Review: ‘Abel a Rengetegben’

"Abel in the Forest" is an OK Balkan kidpic that would be even better if it were a tad shorter. Attractively lensed and locationed yarn of a young teen and his mutt in 1920 Transylvania could get offshore mileage as a dubbed item in youth slots.

“Abel in the Forest” is an OK Balkan kidpic that would be even better if it were a tad shorter. Attractively lensed and locationed yarn of a young teen and his mutt in 1920 Transylvania could get offshore mileage as a dubbed item in youth slots.

Based on the novel by Hungarian writer Aron Tamasi (1897-1966), film is set in the richly forested Hargita Mountains, handed over to Romania under the World War I peace treaty. Abel, forced to work as a logging guard away from his poor parents’ home, soon cuts a deal whereby he gets to keep any trees felled by natural causes. Abel tweaks the arrangement by using unexploded bombs to blast down more arbors.

Canny kid soon gets the better of various types who reckon he’s an easy mark, from oily monks after his soul to city slickers with forged bank drafts. By the following spring he’s ready to stay on, swearing on his mother’s grave to always support the poor and oppressed. At pic’s close, he and his woofer walk into the sunset proudly proclaiming, “We’ll bark at the world.”

Magyar director Sandor Mihalyfi, using a mixed Hungarian-Romanian cast and crew, keeps things moving along most of the time, with some gentle comedy, fine photography of the russet-green landscape and a pleasant symphonic score by Gyorgy Selmeczi. Preachier final section, and a slackening of tempo, could easily be solved by tightening. Perfs are all fine.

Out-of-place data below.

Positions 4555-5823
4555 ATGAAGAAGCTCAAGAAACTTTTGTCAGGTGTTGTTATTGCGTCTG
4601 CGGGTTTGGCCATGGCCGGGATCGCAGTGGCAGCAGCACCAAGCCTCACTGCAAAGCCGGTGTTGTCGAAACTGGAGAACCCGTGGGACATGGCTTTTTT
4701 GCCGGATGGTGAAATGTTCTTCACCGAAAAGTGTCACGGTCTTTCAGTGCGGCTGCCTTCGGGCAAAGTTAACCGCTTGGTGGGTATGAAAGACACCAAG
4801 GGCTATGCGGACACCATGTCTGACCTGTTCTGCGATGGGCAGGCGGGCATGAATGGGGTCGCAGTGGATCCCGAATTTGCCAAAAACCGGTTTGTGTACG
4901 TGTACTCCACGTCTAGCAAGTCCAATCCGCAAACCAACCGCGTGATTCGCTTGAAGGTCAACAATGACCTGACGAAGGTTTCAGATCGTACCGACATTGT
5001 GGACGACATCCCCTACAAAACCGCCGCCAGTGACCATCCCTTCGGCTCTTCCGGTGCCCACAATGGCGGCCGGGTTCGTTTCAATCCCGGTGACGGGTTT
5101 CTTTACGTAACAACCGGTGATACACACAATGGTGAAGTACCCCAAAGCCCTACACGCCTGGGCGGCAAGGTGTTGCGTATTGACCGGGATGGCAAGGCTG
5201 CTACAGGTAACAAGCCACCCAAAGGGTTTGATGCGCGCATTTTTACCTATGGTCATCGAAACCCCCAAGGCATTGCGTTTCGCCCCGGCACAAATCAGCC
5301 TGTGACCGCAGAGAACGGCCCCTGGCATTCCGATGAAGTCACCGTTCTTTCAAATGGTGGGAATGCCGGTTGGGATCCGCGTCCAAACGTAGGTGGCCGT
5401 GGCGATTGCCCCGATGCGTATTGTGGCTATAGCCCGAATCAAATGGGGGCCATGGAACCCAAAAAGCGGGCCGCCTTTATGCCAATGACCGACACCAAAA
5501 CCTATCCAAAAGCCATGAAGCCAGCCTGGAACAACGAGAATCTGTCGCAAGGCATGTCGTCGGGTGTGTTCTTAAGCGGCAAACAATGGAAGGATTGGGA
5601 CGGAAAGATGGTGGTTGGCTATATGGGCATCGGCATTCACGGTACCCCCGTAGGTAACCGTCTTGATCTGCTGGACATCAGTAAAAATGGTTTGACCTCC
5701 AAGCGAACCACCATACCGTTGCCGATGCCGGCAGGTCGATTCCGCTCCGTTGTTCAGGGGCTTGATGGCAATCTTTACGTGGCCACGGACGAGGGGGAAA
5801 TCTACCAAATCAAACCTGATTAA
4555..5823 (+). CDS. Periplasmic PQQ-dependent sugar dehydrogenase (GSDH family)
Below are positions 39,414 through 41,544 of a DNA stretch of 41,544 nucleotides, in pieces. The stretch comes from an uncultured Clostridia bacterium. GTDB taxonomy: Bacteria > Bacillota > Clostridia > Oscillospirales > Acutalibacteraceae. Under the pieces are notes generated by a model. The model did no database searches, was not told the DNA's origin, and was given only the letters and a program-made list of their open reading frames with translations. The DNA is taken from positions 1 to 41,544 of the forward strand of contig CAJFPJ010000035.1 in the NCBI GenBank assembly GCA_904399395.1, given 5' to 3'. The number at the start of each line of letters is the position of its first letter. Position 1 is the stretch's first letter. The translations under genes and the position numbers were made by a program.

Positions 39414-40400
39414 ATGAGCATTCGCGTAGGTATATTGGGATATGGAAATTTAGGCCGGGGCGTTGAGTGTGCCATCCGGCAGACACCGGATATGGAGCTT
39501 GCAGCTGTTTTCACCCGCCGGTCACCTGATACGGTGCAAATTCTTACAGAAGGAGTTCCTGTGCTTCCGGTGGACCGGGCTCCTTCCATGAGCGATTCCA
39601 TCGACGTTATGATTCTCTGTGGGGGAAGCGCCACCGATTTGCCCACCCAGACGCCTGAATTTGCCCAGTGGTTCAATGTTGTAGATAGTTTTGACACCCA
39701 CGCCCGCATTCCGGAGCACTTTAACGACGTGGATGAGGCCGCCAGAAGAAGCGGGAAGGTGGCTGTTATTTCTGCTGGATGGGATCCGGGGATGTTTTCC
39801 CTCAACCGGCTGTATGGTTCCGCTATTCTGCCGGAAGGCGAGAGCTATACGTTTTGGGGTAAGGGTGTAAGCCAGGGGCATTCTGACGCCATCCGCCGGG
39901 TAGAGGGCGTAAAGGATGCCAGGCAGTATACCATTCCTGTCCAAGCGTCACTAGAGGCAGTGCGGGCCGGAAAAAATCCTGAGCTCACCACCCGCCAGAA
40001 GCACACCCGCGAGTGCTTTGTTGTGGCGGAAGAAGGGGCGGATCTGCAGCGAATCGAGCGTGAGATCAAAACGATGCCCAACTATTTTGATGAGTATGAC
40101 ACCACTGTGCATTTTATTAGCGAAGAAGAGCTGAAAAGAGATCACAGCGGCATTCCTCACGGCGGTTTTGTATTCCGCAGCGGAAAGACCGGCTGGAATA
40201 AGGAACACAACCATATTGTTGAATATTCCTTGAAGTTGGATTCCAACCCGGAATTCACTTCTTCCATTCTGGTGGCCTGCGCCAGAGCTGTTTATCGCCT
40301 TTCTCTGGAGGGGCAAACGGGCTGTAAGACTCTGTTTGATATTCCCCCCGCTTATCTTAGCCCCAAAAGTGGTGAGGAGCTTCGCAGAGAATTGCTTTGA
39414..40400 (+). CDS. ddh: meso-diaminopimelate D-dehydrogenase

Abel a Rengetegben

Production

A Budapest Film Studio/Magyar Televizio/Clamatel/Profilm/Mokep production. Produced by Arpad Lukacs, Janos Drabik, Dumitru Puhus, Tanase Dinu. Directed by Sandor Mihalyfi. Screenplay, Sandor Kanyadi, from the novel by Aron Tamasi.

Crew

Camera (color), Vivi Dragan Vasile; editor, Mircea Ciocaltei; music, Gyorgy Selmeczi; art direction, Sandor Nagy; costume design, Gabriella Nicolaescu; sound, Andrei Papp. Reviewed at Hungarian Film Week, Budapest, Feb. 8, 1994. Running time: 106 MIN.
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